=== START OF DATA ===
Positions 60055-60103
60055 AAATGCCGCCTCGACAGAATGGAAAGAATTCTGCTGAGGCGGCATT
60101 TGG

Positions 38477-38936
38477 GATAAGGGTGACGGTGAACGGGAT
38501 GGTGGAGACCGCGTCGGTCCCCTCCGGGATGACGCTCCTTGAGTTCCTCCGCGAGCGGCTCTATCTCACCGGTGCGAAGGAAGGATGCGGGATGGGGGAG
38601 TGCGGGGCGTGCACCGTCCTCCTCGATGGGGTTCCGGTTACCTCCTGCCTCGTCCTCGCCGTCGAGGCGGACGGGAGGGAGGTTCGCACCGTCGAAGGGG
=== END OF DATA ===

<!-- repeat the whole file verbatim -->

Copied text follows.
Positions 60055-60103
60055 AAATGCCGCCTCGACAGAATGGAAAGAATTCTGCTGAGGCGGCATT
60101 TGG

Positions 38477-38936
38477 GATAAGGGTGACGGTGAACGGGAT
38501 GGTGGAGACCGCGTCGGTCCCCTCCGGGATGACGCTCCTTGAGTTCCTCCGCGAGCGGCTCTATCTCACCGGTGCGAAGGAAGGATGCGGGATGGGGGAG
38601 TGCGGGGCGTGCACCGTCCTCCTCGATGGGGTTCCGGTTACCTCCTGCCTCGTCCTCGCCGTCGAGGCGGACGGGAGGGAGGTTCGCACCGTCGAAGGGG